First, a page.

New York Anime Festival and ICv2 Conference on Anime and Manga
Media Blasters

by Mikhail Koulikov, Dec 9th 2007

The Media Blasters panel included representatives from the company's animation development, translation, and videogame sections, but was missing its usual presenter, John Sirabella. The presenters opened by talking about Akihabara Geeks, a documentary on the Tokyo otaku neighborhood that was created and dubbed into English by Japan's NHK television network. As mentioned several times throughout the year, Media Blasters was the co-producer of Machine Girl, and is currently involved in another live-action project. Its videogame division expects to finally bring out the Samurai Deeper Kyo game for the Game Boy Advance within the next two months, as well as PC and PSP versions of Gurumin. Media Blasters is also putting significant effort into promoting Alteil, which they call Japan's #1 online card dueling game.

Tweeny Witches, the 40-episode fantasy series Media Blasters announced several months ago, is also currently in production, as is Kite: Liberator. Media Blasters is known for its innovative and sometimes elaborate packaging, but for this project, it is considering a simpler package style to keep costs down. And Media Blasters is finally able to confirm its plans to release Genshiken 2.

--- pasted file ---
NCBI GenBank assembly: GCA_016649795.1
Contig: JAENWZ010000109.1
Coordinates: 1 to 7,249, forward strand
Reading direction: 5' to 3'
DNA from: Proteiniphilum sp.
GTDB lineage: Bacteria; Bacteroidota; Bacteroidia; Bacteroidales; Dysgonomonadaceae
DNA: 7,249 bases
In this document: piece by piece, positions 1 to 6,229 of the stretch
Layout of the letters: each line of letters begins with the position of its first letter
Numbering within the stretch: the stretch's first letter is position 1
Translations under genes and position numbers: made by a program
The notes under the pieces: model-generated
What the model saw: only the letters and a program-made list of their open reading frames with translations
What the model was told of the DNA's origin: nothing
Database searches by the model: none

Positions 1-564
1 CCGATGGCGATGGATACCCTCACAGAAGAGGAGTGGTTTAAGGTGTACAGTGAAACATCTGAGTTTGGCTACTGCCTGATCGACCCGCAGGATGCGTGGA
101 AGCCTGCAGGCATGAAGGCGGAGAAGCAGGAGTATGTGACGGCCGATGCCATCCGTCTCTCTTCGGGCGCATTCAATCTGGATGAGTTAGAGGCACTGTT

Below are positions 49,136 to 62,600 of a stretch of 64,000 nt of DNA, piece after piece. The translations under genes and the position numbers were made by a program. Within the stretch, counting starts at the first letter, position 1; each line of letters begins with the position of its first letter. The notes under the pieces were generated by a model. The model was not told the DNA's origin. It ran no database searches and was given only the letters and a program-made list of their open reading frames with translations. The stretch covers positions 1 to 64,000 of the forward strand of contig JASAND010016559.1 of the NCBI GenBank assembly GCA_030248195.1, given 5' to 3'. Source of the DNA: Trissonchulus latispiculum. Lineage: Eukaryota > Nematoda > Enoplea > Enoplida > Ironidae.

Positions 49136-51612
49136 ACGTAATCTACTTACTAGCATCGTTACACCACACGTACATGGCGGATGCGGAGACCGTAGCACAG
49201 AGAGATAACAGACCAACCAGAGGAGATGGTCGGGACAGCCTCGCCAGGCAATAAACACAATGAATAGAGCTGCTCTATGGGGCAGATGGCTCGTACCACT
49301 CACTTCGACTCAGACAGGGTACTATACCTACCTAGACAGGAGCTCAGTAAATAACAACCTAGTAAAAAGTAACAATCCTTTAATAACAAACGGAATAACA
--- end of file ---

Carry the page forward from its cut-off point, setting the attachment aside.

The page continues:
Regarding the company's current and recent titles, the panelists mentioned that the reason it took so long to bring out Phoenix was because the anime was co-produced by New York City's WNET education channel, which intended to air it; consequently, this held back the DVD release schedule. Although there are no specific dates associated with GoLion/Dairugger, in the words of the panelists, "come hell or high water," these will remain on the Media Blasters calendar. On the other hand, the low sales of Gaogaigar have effectively "nailed the coffin shut" on the company looking to release any other giant robot series. The presenters also mentioned that since unlike other anime companies, Media Blasters prefers to perform its entire production process in-house. The company is not interested in investing in production facilities for high-definition DVDs until it is sure whether either of the current high-def formats will be successful in the long run.


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